Snapshots: What Five Films––And a TV Show––Say About Our "Post-Racial" Society | 2 or 3 Things I Know About Film >> Film Film reviews, essays, analysis and more Film | 2 or 3 Things I Know About Film >> Film Film reviews, essays, analysis and more
Snapshots: What Five Films––And a TV Show––Say About Our “Post-Racial” Society

In the past few years, it has become evident that we are not living in a post-racial society, as America told itself after the election of Barack Obama. And yet, the status of race in society and culture is still being discussed, with great fervor. There is one particular aspect of the great debate that is surprisingly controversial – the state of film. Movies simply aren’t that diverse.

More than 70% of movie characters in the last decade were white. Putting aside the arguments that are just straight-up racist, some try to argue economics – non-white people simply don’t bring in the money! Others go for the talent argument – you should only ever cast roles on talent only, race be damned! The massive success of films such as Get Out, Hidden Figures on film and Atlanta on television have weakened the economic argument. Then, of course, there are people of color themselves saying that representation matters.

No matter which side one falls on, diversity is real and only increasing. Movies are undeniably lacking in the diversity that exists in real life. Among the homogeneity, however, differently-colored spots can be found.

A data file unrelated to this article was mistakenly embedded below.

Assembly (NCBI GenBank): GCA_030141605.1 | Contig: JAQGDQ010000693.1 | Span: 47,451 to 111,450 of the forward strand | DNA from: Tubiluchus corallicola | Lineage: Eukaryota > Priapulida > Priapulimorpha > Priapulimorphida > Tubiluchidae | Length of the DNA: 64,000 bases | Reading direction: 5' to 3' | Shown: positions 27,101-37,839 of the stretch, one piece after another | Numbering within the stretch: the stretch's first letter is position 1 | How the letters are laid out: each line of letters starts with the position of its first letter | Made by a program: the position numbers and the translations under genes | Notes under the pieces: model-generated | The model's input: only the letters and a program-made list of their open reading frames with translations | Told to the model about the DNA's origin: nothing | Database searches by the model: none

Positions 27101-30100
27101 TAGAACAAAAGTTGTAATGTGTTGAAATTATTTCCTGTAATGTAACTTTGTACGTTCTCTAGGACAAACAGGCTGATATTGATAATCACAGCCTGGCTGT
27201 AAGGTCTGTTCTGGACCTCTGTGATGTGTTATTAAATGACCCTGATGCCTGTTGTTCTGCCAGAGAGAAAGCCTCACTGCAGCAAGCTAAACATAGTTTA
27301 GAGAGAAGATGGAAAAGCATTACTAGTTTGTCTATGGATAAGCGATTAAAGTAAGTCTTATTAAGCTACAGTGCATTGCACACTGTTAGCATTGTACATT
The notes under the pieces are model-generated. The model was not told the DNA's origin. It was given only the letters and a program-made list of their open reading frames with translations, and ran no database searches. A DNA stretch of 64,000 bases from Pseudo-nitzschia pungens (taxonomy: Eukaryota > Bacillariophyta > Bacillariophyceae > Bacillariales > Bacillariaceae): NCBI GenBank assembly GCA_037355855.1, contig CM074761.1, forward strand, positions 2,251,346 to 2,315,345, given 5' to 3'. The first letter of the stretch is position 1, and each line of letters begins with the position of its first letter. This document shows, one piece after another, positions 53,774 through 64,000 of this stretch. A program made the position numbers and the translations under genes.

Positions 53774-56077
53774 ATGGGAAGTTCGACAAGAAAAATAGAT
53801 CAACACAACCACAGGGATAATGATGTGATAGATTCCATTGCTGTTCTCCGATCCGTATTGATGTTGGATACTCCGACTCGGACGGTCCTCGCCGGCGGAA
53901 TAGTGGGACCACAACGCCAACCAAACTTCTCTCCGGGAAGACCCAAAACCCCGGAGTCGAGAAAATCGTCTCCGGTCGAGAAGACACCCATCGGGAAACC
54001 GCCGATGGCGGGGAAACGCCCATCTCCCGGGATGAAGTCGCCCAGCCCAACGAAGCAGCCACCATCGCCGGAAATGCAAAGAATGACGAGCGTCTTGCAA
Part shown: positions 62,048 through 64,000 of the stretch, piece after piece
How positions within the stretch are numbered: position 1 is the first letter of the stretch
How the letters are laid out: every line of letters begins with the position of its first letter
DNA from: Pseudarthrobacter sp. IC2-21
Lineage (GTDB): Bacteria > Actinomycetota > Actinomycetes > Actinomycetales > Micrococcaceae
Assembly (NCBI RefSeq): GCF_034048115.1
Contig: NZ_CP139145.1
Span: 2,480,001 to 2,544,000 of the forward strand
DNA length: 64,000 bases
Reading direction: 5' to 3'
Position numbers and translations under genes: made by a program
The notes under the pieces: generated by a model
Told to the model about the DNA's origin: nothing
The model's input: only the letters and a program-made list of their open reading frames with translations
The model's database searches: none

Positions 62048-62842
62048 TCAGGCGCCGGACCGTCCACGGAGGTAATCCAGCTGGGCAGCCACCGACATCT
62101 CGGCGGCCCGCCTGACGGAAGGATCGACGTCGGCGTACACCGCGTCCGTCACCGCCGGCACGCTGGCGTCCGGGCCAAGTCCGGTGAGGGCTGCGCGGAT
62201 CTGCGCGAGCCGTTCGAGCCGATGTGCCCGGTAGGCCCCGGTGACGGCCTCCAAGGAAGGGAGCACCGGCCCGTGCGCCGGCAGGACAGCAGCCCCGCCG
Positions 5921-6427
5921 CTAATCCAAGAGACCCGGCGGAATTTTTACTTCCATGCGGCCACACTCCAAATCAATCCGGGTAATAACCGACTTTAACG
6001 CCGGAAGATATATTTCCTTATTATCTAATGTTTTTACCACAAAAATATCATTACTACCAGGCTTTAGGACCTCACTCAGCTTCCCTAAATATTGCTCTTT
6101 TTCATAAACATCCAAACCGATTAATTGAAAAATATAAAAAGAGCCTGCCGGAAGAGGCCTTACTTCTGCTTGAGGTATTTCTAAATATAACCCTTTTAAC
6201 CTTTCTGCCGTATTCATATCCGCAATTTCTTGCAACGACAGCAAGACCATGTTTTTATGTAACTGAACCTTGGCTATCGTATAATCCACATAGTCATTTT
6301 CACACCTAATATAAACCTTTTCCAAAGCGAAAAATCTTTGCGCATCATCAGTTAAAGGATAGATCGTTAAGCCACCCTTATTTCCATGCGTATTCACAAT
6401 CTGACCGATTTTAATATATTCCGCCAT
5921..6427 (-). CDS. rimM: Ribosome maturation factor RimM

How to Make It in America (2010-2011)

HBO’s Girls, which just recently wrapped up for good, was, despite all its praise, also criticized for its glaring lack of diversity. New York City is roughly 60% non-white, but you wouldn’t know it from watching Girls, in which even the extras are white. Just a year before Girls premiered, however, HBO aired another show about New York City twenty-somethings; the sparsely-watched How to Make It in America. Produced by Mark Wahlberg, the series quietly displayed the diversity of America’s largest city: among the main cast members are the Dominican Victor Rasuk, veteran Puerto Rican character actor Luis Guzmán, and Kid Cudi. The interstitials consist of still photographs that also do a wonderful job of capturing the multiethnic nature of the city.



The best part of this is how apolitical the representation is. How to Make it in America is about two guys trying to start a fashion label. The representation was simply part of the deal. This is refreshing because in real life, diversity isn’t always a statement – it’s just how things are. How to Make It in America was cancelled after just two seasons, but had it lasted, or premiered just a few years later, its no-bones-about-it approach to representation would surely be noticed and commended.

A Better Life (2011) and The Visitor (2007)

These movies are quite different, but are listed together because they both deal with immigration. In A Better Life, Carlos Galindo (Demián Bichir, in an Oscar-nominated turn) makes a humble living as a gardener in Los Angeles. Like any father, he wants a better life for his son, Luis, but is worried he might go astray. In The Visitor, a professor (Richard Jenkins, also Oscar-nominated) befriends Tarek (Haaz Sleiman), a Syrian musician who is squatting in his New York City apartment. A weighty family drama and a cross-cultural friendship; the subject of countless movies. What makes them different, however, is that they are undocumented, and fear every day they may be discovered and deported.